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What is Climate Change?


The Kyoto Protocol

The Kyoto Protocol is an international agreement to reduce greenhouse gas emissions, signed in Kyoto, Japan in 1997 by nearly 160 nations, including Canada. Canada’s goal is to reduce its emissions to 6% below 1990 levels by 2012, which would be a 20-25% reduction from our current levels.

The One Tonne Challenge

On average, each Canadian generates just over five tonnes of greenhouse gases per year by driving vehicles, heating and cooling homes, washing and drying clothes and using other appliances. The Government of Canada has challenged every Canadian to cut personal greenhouse gas (GHG) emissions by one tonne. This may sound like a lot, but there are many ways that we can reduce GHGs. The federal government has promised to help in areas of vehicle fuel efficiency, public transit, energy audits and financial incentives. As concerned individuals we can reduce our energy consumption at home and work, drive fuel efficient cars when we are unable to walk, bike or take public transit, and buy energy efficient appliances. To meet the Kyoto targets, however, we will have to take up the challenge at a community level and encourage everyone to get involved!

Greenhouse Gases

The earth’s atmosphere is made up of many gases that trap the sun’s heat like a greenhouse. Without these greenhouse gases (GHGs), it would be too cold on Earth for life to exist. But the build-up of these gases over the past 2 centuries is believed to be causing global warming and climate change. Three greenhouse gases are of most concern because they are closely related to human activities:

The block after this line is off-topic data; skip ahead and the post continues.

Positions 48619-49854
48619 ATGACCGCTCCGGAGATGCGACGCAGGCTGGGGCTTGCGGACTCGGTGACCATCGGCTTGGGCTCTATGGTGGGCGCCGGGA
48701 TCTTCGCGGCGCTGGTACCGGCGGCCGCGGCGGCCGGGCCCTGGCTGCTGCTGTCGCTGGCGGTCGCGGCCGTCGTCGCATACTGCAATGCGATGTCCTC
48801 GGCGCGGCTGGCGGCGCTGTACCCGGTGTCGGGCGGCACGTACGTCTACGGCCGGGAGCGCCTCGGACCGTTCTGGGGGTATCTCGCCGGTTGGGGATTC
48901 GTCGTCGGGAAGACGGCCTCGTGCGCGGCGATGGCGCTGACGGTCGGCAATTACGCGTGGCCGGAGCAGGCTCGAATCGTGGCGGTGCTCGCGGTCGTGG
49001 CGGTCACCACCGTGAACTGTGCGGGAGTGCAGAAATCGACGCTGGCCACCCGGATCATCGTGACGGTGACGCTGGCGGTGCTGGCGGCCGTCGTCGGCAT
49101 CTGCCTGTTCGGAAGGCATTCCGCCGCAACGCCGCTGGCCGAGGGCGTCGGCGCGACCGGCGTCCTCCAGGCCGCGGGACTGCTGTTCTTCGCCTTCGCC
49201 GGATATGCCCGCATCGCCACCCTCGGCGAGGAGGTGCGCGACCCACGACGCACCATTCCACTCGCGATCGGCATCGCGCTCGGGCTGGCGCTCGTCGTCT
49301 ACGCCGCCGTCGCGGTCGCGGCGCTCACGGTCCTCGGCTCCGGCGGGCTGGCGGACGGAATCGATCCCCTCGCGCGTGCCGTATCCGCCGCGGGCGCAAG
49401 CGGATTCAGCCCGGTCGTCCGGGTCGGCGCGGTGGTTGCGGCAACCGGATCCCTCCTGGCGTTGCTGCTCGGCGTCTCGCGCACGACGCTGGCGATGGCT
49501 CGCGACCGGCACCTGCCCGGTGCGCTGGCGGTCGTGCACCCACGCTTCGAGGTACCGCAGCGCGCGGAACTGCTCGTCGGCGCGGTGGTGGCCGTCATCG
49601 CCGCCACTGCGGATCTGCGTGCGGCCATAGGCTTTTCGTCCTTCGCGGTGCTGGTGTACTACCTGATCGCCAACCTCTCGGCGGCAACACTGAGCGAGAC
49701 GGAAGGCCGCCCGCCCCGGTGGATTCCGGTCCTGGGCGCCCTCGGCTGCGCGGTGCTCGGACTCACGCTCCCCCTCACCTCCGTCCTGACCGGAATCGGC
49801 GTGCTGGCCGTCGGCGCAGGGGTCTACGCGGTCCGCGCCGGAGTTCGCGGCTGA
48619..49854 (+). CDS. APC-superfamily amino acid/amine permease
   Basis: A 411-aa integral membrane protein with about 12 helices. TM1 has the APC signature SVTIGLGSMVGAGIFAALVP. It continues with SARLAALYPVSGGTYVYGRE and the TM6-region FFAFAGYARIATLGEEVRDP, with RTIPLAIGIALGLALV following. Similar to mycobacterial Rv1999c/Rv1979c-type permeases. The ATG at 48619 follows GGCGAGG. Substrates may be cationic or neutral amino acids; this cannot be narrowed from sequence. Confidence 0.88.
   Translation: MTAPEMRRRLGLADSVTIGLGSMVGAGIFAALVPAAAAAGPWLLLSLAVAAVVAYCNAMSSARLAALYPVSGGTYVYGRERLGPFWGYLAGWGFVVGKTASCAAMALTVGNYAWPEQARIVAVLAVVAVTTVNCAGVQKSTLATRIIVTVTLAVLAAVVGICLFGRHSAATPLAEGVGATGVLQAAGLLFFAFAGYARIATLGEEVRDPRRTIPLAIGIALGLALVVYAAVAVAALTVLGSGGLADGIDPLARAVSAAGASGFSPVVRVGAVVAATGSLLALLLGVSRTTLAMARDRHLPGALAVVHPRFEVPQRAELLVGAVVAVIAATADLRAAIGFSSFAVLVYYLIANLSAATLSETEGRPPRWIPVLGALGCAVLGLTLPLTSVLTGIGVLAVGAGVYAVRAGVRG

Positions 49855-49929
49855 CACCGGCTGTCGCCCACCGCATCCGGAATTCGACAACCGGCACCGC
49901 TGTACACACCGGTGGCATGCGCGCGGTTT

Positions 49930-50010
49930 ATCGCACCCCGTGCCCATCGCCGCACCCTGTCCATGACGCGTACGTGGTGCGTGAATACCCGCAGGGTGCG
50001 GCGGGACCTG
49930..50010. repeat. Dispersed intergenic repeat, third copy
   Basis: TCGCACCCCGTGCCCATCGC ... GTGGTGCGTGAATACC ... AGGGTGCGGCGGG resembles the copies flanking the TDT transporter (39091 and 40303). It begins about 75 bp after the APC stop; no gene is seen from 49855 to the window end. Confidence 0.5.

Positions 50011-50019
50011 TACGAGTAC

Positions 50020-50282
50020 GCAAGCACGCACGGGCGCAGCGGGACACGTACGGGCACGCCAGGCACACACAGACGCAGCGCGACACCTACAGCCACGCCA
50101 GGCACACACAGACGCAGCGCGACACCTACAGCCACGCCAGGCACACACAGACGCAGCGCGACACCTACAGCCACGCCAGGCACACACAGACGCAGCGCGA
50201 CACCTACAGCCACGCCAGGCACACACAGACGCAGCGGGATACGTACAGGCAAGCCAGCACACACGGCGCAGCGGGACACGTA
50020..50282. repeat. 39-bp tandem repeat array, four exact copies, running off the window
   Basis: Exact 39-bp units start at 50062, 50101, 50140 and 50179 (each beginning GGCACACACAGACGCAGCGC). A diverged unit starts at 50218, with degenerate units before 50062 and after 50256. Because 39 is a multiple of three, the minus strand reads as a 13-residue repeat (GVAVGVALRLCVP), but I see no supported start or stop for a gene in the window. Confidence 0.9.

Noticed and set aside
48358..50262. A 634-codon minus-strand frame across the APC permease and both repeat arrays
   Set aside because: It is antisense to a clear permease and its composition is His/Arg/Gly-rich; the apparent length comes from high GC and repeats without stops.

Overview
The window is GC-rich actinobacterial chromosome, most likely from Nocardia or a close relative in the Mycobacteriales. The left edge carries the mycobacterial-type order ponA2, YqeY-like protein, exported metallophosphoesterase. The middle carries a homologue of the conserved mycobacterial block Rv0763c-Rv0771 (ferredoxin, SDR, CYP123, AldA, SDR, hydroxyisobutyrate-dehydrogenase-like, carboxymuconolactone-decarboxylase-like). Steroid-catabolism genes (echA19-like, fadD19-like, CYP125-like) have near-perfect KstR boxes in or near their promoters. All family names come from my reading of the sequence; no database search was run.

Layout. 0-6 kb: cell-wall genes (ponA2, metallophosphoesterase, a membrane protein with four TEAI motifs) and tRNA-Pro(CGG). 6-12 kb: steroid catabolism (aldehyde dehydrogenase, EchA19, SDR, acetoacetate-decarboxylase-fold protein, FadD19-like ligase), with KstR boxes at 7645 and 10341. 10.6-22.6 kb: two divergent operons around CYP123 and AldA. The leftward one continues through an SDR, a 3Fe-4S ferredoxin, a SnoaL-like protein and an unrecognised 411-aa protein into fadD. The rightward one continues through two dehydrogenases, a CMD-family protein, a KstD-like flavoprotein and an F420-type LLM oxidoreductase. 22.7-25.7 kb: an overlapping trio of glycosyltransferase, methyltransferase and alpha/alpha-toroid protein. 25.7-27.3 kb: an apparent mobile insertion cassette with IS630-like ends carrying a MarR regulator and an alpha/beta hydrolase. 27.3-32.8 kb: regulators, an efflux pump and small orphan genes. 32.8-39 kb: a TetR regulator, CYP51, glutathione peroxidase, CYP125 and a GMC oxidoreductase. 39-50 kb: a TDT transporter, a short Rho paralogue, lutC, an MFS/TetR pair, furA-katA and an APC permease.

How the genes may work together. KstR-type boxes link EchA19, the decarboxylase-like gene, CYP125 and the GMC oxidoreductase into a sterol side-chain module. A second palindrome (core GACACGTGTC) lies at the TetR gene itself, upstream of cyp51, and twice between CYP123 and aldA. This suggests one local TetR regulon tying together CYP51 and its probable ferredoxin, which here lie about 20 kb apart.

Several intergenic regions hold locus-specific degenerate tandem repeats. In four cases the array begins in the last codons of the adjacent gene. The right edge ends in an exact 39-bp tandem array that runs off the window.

• Carbon dioxide is released into the atmosphere during the burning of fossil fuels (coal, oil and natural gas). It is the main contributor to climate change.
  • Methane is produced when vegetation is burned, digested or decomposed in the absence of oxygen (anaerobic decomposition).
  • Nitrous oxide is released when chemical fertilizers and manure are used in agriculture.

Global Climate Change

There is widespread consensus within the scientific community that, due to increased GHGs in our atmosphere, we are facing increases in the earth’s average surface temperature from 1.4 to 5.8 degrees Celsius by the year 2100. We have already felt some effects of global warming, but in the future we will likely experience food and freshwater shortages, poorer air quality, heat waves, disease, insect infestations, rising sea levels and accelerated loss of wildlife.

Climate Change Resources

Climate Change Web Sites

  • EcoPerth Partnering with local businesses, groups and individuals, ecoPerth is about making projects happen – projects that are environmentally sustainable and economically efficient.
  • David Suzuki Foundation, “Climate Change: Impacts and Solutions”
    • When Canada ratified the Kyoto Protocol last December, it opened the door to a cleaner future of innovative energy technologies. But to get there, Canada must now back its words with action. Solutions include phasing out coal plants, expanding renewable energy sources and public transit, and creating new efficiency standards for vehicles and buildings. Find out what you can do to help make a difference!
  • Government of Canada “Taking Action on Climate Change”
    • Information and resources about climate change, including the “One-Tonne Challenge” program.

Related Sites


Oct 19, 2017
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